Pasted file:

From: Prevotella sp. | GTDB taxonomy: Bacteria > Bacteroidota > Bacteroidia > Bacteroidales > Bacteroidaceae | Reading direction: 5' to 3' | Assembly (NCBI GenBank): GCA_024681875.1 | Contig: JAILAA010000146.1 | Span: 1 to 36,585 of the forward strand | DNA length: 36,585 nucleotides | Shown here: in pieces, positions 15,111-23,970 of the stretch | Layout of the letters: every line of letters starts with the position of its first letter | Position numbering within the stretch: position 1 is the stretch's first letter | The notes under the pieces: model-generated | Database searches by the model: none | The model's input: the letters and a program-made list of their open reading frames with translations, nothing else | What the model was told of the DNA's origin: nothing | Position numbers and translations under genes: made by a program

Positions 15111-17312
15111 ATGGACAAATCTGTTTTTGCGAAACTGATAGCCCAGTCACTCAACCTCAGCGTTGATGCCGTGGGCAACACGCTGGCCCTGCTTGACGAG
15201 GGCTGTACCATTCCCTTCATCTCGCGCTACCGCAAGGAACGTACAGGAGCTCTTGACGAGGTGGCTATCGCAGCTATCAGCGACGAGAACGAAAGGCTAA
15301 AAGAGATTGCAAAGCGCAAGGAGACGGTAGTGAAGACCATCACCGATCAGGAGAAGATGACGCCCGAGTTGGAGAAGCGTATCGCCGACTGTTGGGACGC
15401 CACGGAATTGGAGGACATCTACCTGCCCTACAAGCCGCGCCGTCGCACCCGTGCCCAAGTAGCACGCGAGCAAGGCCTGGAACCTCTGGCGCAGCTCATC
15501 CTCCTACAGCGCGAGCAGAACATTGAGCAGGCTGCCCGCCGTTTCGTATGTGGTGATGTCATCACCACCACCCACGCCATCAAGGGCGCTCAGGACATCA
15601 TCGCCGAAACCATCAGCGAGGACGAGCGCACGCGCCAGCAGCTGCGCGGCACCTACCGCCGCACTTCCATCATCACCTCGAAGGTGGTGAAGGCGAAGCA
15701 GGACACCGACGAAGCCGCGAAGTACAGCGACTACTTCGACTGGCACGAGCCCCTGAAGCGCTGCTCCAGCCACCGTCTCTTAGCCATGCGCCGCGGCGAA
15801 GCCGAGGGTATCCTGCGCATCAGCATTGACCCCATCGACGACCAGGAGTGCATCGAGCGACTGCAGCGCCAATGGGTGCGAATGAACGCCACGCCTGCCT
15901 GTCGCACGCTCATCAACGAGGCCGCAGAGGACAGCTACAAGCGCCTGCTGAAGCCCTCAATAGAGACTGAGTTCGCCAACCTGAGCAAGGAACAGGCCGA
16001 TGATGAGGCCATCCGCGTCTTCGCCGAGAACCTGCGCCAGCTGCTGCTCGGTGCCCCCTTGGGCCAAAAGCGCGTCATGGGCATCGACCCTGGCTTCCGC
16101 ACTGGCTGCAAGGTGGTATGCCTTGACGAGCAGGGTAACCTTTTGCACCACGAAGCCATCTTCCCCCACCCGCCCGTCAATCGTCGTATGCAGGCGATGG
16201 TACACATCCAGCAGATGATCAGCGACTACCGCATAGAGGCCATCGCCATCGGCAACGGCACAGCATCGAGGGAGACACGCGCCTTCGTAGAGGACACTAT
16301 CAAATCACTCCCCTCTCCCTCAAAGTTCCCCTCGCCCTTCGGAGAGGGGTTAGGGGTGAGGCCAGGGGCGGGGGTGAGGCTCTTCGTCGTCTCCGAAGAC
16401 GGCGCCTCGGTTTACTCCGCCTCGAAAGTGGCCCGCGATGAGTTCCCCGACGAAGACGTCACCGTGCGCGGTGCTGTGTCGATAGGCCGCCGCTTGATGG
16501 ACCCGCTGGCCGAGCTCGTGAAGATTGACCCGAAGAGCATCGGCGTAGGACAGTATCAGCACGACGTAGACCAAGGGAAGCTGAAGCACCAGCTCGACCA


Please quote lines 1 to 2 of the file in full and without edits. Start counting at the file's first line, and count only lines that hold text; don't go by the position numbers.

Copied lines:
From: Prevotella sp. | GTDB taxonomy: Bacteria > Bacteroidota > Bacteroidia > Bacteroidales > Bacteroidaceae | Reading direction: 5' to 3' | Assembly (NCBI GenBank): GCA_024681875.1 | Contig: JAILAA010000146.1 | Span: 1 to 36,585 of the forward strand | DNA length: 36,585 nucleotides | Shown here: in pieces, positions 15,111-23,970 of the stretch | Layout of the letters: every line of letters starts with the position of its first letter | Position numbering within the stretch: position 1 is the stretch's first letter | The notes under the pieces: model-generated | Database searches by the model: none | The model's input: the letters and a program-made list of their open reading frames with translations, nothing else | What the model was told of the DNA's origin: nothing | Position numbers and translations under genes: made by a program

Positions 15111-17312